How Much Do Viatical Settlements Typically Sell For?

Rebecca Parson
Rebecca Parson

Rebecca Parson

Author

Rebecca Parson is a financial and tech writer with 10 years of experience writing about topics such as life insurance, commodities investing, and the SaaS industry. She has a master’s degree from Johns Hopkins University and a bachelor’s degree from the University of Mary Washington. Her writing has appeared at money.com, sacbee.com, cart.com, herodevs.com, blanchardgold.com, and more.

Brian OConnel
Brian OConnel

Brian O'Connel

Contributor

Brian O’Connell has been a contributing writer for U.S News & World Report since 2016. A former Wall Street bond trader and the author of two best-selling books; “The 401k Millionaire” and “CNBC’s Creating Wealth”, he has 20 years experience covering business news and trends, particularly in the business and financial sectors. He believes education is the best gift a financial consumer can receive – and brings that philosophy to every story he writes. His byline has appeared in dozens of top-tier national business publications, including CBS News, Bloomberg, Time, MSN Money, The Wall Street Journal, CNBC, TheStreet.com, Yahoo Finance, CBS Marketwatch, and many more.

By Rebecca Parson, Brian O'Connel
Author, Contributor, Life Insurance

The value of a viatical settlement depends on several factors, such as the insured individual’s life expectancy, future premium obligations, and the policy’s face amount. The amount that a viatical settlement typically sells for can vary greatly but generally ranges from 40% to 80% of the policy’s face value. This wide range means that a policy with a face value of $100,000 could sell for anywhere between $40,000 and $80,000. The offer from a seller will almost always fall between the cash surrender value and the face value of the policy.

The two main determinants of the final offer will be determined by health and future premiums owed to keep the policy in good standing.

Health: In a viatical settlement, life expectancy is the primary determinant of an investor’s offer. An insured with a life expectancy of 14 months will receive a higher offer than an insured with a life expectancy of 24 months.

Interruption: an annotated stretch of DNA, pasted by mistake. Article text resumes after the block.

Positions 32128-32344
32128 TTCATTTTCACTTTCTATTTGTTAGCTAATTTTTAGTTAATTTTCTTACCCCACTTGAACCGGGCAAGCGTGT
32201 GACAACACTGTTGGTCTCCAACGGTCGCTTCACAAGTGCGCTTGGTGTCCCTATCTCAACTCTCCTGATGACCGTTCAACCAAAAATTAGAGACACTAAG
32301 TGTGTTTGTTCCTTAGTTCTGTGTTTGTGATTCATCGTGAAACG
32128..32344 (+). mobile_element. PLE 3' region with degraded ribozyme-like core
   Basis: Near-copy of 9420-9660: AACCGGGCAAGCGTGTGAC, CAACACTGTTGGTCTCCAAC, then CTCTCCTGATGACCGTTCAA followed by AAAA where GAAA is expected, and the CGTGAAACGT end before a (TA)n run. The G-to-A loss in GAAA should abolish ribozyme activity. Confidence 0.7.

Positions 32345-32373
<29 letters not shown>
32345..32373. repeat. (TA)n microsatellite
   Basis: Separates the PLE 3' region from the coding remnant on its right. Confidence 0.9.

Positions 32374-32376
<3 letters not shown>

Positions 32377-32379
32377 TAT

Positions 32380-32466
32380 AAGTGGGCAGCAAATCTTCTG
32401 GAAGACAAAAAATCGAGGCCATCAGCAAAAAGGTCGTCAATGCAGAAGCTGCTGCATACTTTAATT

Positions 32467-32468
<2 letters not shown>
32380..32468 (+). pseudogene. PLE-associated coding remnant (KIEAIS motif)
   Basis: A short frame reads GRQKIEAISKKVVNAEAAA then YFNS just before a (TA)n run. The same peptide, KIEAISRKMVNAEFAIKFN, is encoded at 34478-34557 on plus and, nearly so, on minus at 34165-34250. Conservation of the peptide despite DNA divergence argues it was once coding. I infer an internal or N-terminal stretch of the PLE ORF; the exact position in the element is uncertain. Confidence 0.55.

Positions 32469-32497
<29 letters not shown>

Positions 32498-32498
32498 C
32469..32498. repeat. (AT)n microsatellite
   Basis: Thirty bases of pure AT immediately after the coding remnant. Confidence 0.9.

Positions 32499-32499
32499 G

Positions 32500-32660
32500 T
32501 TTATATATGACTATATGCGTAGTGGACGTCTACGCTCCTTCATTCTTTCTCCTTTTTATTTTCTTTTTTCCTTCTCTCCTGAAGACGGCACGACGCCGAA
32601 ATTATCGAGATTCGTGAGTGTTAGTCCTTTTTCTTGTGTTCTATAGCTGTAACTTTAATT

Future Premiums:  Another factor that affects the offer is future premiums. The policyholder may have stopped paying their premiums, or they might be high, and the investor will be obligated to pay them to keep the policy in good standing. The higher the premiums and the faster they are projected to rise, the lower the offer from an investor will be. 

Other Factors That Determine The Value of a Viatical Settlement

While health and future premiums are the two primary factors to value a life settlement, there are other factors that investors will look at that will affect their offer.

Age: Given a similar life expectancy, a viatical on an older individual will typically have higher premiums and, therefore, command a lower price than a similar one on a younger individual.

Policy Type: The type of policy can also affect the amount a seller can expect to receive from a viatical settlement. Non-convertible term life insurance policies at the end or near the end of the term command a lower price than similar permanent Universal life or Whole life policies. On a non-convertible term policy, if the insured lives longer than the number of years specified in the policy, the current owner will face a total loss of capital or costly premiums. Depending on the case’s specifics, these policies often sell for significantly less than 40% of the face value due to the added risk involved.

Medical Advancement: Another factor that plays a vital role in pricing viatical settlements is future medical developments. A viatical settlement purchaser should consider not only the current life expectancy but also the possibility of its extension due to medical advancement in the future. Purchasers may assume conditions such as certain cancers are more areas in which significant medical breakthroughs are more likely, and the offers will decrease accordingly. 

Market Conditions: Market conditions also play a role in determining the selling price of viatical settlements. Interest rates are a crucial factor in the pricing model of any future income stream investment. As interest rates rise, the amount a seller will pay for a given policy will decrease. As interest rates fall, the higher the offer from a seller will be. However, the shorter the life expectancy, the less market conditions play a role in pricing viatical settlements. 

Fees

It’s important to note that the final selling price of a viatical settlement may also include fees and commissions paid to brokers or other involved parties. These costs vary greatly and should be thoroughly researched and discussed before entering into a contract with a viatical settlement broker or buyer.

Sell your life insurance policy for cash.

See if you qualify now.

We’re here to help. Speak with a Policy Specialist today at +1 848-456-8333